Miles Davis’s “Bitches Brew”

Album cover for Bitches Brew

This week, I’ve been listening to Miles Davis’s double-album “Bitches Brew” from 1970. I spent time with Davis’s album “Kind of Blue” last year, which I enjoyed even if I wasn’t sure how to understand it. He once again challenges me in a different way, with this album. Here the band creates more of an other world through sound and rhythm. When I was in college studying fine art, I would often play this album in the painting studio. “Bitches Brew” providing an interesting, but unobtrusive, atmosphere that encouraged my own focus and creativity.

These are musical pieces without vocals that eschews techniques commonly used in music to make songs immediately digestible. There’s no hooks, clear melodies, or obviously repeated motifs for the listener to grab unto. That’s not to say that there’s no melody or motifs, or even hooks. They don’t come forward at once, but require time and repeated listening to reveal themselves. Just as these long (the title track is just over 26 minutes) pieces evolve within themselves, a feeling for them also evolves within the listener through repeated exposure.

Bitches Brew

This double LP opens with two very long tracks that took up a full side of a vinyl record. The 20 minutes track “Pharoah’s Dance” opens the album, while “Bitches Brew” fills the second side with a lengthy 26 minutes. Engineers like to keep the side of a record to 22 minutes or less, due to physical limitations of a 12 inch record. Above 22 minutes, the grooves have to get tighter, resulting in a gradual loss of sound quality. It’s also a long time to listen to a single piece of music.

Most of my listening to these albums happens in the car while driving, which means that I often did not hear these all in one sitting, but rather broken up into pieces. I do listen to these some at work in headphones, but that is less focused listening. That’s a shame, because this album really opens up in headphones.

On this album, we often hear two drummers and two bassists simultaneously playing. These pairs are panned hard left and hard right; With headphones, we can clearly hear the rhythms interweaving back and forth, supporting each other in creating complex textures. Two keyboardists at electric pianos also interact in the same way across the stereo field. I was overwhelmed at first by how much was going on where there’s typically a much more straight-forward simple foundation being laid out. Here that foundation is constantly evolving, undulating, and folding in on itself.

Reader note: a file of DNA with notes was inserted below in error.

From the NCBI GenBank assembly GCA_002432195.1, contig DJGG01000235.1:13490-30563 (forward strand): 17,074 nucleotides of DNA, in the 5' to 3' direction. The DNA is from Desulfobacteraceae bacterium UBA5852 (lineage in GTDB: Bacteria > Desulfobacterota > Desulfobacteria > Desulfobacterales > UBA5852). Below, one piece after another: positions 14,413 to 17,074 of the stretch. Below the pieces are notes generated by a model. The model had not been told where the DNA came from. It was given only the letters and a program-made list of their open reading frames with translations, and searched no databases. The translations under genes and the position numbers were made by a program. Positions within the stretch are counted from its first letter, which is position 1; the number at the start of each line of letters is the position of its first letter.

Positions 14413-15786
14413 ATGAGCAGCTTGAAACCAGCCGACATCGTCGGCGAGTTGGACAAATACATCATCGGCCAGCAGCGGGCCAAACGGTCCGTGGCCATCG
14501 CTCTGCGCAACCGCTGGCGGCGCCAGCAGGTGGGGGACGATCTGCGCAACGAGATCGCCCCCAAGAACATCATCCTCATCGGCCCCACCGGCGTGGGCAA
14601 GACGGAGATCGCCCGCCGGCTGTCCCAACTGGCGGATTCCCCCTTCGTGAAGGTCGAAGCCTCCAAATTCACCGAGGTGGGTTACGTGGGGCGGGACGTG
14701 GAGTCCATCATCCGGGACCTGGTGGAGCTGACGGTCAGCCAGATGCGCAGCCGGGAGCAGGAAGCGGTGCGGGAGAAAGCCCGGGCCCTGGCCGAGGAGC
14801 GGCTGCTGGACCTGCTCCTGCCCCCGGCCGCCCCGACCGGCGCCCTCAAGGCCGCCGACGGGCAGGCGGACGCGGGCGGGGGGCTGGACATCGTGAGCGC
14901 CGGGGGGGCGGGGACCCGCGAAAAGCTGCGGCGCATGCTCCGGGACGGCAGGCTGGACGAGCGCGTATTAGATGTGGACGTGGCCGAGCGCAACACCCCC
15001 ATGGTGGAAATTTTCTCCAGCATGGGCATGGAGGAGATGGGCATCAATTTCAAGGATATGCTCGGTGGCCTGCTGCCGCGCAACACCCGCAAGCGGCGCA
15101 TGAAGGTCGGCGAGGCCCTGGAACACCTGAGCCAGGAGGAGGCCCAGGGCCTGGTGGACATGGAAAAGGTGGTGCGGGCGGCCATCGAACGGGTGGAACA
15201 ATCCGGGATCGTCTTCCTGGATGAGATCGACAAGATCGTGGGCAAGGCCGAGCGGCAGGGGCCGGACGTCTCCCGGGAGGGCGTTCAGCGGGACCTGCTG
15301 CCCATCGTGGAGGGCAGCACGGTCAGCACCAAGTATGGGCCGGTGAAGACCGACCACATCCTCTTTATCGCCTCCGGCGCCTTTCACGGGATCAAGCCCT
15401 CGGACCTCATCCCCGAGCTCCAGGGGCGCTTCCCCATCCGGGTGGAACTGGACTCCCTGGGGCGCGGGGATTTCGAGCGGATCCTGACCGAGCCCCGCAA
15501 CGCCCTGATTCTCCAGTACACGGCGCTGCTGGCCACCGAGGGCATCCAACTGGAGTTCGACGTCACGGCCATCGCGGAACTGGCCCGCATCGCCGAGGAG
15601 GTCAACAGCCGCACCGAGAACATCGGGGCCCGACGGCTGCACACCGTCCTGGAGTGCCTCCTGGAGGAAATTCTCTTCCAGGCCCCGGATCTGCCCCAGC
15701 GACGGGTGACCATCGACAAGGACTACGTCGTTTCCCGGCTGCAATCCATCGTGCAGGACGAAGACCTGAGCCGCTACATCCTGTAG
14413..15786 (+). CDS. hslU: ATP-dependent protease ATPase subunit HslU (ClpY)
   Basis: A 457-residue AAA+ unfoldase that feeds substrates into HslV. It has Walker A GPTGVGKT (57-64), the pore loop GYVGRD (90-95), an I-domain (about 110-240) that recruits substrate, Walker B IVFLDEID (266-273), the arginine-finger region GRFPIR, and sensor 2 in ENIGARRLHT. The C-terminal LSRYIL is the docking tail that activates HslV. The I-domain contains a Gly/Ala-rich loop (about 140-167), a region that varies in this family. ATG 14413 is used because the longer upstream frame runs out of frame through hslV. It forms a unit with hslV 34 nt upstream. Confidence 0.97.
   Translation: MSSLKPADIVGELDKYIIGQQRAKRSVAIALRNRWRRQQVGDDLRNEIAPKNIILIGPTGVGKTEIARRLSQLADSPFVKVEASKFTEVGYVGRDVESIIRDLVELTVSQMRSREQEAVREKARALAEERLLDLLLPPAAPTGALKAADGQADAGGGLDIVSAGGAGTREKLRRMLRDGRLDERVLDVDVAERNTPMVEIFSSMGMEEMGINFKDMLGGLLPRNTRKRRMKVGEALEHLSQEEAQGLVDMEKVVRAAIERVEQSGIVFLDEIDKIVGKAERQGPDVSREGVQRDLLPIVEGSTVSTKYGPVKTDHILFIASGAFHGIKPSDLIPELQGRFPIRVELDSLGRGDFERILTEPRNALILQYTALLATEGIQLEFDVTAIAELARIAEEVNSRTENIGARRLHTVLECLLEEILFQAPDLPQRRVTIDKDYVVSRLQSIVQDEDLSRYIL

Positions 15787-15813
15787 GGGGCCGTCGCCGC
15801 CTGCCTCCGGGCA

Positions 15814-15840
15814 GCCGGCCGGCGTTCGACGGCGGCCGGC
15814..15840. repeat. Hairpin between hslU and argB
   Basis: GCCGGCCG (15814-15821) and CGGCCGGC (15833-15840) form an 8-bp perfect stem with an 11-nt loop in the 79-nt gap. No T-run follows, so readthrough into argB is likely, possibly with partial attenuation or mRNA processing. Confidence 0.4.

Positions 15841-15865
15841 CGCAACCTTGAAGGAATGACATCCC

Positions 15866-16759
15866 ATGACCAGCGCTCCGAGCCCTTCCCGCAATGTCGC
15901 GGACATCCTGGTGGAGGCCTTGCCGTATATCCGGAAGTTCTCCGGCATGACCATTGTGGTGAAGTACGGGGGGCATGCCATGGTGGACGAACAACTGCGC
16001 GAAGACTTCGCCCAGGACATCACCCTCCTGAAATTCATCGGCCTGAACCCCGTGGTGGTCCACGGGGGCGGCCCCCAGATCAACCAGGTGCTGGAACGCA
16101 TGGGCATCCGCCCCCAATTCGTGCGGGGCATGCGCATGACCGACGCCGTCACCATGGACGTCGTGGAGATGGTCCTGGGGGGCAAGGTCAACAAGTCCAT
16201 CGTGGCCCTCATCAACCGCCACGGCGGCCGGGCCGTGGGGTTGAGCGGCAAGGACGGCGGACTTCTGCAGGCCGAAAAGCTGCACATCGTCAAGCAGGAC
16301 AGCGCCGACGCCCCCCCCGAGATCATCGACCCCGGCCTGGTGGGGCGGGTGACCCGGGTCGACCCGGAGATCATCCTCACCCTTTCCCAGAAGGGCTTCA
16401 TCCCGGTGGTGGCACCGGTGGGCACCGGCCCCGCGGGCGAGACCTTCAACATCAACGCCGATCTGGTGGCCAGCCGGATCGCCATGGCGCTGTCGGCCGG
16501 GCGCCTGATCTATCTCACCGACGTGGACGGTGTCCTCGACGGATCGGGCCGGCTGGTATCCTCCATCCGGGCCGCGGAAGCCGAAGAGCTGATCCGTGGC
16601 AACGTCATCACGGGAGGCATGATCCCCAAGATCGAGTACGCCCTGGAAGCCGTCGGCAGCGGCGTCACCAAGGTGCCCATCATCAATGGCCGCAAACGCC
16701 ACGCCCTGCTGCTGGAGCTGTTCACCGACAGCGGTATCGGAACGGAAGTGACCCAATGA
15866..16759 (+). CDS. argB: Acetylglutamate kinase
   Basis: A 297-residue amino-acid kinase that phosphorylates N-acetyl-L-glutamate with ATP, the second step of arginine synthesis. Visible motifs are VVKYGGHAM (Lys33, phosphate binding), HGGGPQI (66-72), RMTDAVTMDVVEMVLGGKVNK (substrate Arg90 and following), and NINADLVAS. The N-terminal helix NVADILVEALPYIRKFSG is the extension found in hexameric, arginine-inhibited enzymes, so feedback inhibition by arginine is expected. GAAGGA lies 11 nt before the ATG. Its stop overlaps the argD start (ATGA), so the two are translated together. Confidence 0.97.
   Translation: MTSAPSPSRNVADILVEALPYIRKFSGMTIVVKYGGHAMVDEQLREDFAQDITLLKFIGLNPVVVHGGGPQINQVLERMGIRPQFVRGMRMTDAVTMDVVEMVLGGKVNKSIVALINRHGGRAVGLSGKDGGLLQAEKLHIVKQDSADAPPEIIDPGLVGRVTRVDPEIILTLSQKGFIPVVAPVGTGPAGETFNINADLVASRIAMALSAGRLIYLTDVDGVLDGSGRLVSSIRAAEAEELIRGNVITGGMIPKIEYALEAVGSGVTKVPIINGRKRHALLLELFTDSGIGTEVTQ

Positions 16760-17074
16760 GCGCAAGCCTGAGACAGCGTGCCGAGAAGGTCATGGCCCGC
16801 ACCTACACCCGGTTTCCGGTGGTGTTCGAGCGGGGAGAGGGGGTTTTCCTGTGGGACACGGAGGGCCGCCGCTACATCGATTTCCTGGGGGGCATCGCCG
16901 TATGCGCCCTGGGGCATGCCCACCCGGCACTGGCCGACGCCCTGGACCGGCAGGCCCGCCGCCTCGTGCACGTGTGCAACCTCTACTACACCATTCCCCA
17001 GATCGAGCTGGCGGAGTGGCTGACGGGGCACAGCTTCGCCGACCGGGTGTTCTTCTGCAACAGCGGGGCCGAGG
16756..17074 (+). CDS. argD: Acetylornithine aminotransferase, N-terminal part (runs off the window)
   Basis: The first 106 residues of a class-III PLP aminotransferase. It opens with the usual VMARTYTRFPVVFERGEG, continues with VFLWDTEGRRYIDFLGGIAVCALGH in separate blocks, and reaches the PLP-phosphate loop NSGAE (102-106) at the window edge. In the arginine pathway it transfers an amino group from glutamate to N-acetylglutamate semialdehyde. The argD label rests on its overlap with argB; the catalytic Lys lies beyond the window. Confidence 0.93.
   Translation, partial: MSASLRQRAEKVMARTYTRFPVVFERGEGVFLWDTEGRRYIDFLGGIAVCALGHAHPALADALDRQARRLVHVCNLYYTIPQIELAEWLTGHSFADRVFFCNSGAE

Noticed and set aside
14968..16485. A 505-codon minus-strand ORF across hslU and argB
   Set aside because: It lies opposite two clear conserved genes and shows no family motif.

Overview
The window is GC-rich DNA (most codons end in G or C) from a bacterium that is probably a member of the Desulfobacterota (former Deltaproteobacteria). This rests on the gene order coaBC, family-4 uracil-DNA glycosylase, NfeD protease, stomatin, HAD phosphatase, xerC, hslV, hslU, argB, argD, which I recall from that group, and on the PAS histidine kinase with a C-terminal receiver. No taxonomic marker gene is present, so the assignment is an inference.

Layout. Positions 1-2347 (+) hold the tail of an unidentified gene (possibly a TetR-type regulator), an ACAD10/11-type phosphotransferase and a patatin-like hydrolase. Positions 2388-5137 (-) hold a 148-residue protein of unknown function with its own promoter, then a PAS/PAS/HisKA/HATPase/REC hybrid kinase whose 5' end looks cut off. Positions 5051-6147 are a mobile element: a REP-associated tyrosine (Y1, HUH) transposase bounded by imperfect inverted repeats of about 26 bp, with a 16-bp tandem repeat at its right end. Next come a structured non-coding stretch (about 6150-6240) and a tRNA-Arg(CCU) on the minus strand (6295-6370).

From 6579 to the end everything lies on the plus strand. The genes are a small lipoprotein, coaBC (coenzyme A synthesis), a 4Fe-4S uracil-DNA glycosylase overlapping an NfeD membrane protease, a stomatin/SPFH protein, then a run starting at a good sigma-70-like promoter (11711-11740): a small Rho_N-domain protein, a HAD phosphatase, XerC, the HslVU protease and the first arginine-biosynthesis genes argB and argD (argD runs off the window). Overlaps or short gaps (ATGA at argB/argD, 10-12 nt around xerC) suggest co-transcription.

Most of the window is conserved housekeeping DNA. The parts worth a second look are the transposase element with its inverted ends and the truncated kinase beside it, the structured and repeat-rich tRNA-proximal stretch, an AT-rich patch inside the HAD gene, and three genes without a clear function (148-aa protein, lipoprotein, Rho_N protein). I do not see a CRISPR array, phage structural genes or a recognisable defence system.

It allows for the players to come in and out of the basic down-beat and up-beat to perform complex rhythms knowing that their counterpart can support the beat until they come back. At times, the drums feel chaotic and then meld into a complex fabric bed, or an alien landscape, over which travels the electric guitar, trumpet and saxophone.

At the start of this the track “Bitches Brew,” the trumpet plays into a tempo-synced delay echo effect bouncing from right to left.Staccato blasts of trumpet echoed, creating an opening rhythm and atmosphere. Drums, electric piano and bass tumble out of these blasts, rolling and collapsing. This builds into the song that then takes us on a journey into the brew.

Spanish Key

The second LP opens with “Spanish Key,” which is a little more rocking than atmospheric, at least at first. The basses throb at a persistent galloping rhythm from the start. A brushed snare, shakers, and tambourine build up the rhythm, followed by loosed rolls across the toms. Sparse, mellow, short melodic motifs on the trumpet begin to evolve, growing into extended melodies. The electric piano quietly adds harmony. Saxophone grows, like a drone fading in and out. Three minutes into the track, rock-influenced lightly-overdriven electric guitar shuffles, scratches rhythms and scuttles. Occasionally that guitar hints at melody, bending notes and short blasts of solo riffs.

Just as these excursions flirt with flying into outer-space chaos, the instruments join into a simultaneous rhythmic cadence, then pause. A trumpet or bass may then continue on while the other instruments rest. The piece returns to Earth, momentarily. This cadence becomes motif of the song, repeated at the end of these phrases as a reminder where we are.

The tracks on this album make use of this technique often. There’s a motif: rhythmic, melodic, or both, that the band joins in to ground the piece before it loses the listener in chaos. This is followed by the band calming down for a moment, the drums and bass relax, but then the melodies and harmonies get folded, interpreted, transformed used as a basis for apparent improvisation. Then things evolve, rising in intensity, which often involves, pitch, tempo, texture, and rhythm. With multiple instruments doing this, they journey beyond and away from each other, while retaining some sense of interplay.

I don’t know if, or how, any influence from this album might show up in my own music, but I’ve definitely enjoyed getting an introductory experience with it. Miles Davis expands my feelings on what music can do, even when I don’t understand what he’s doing from a critical or technical standpoint.

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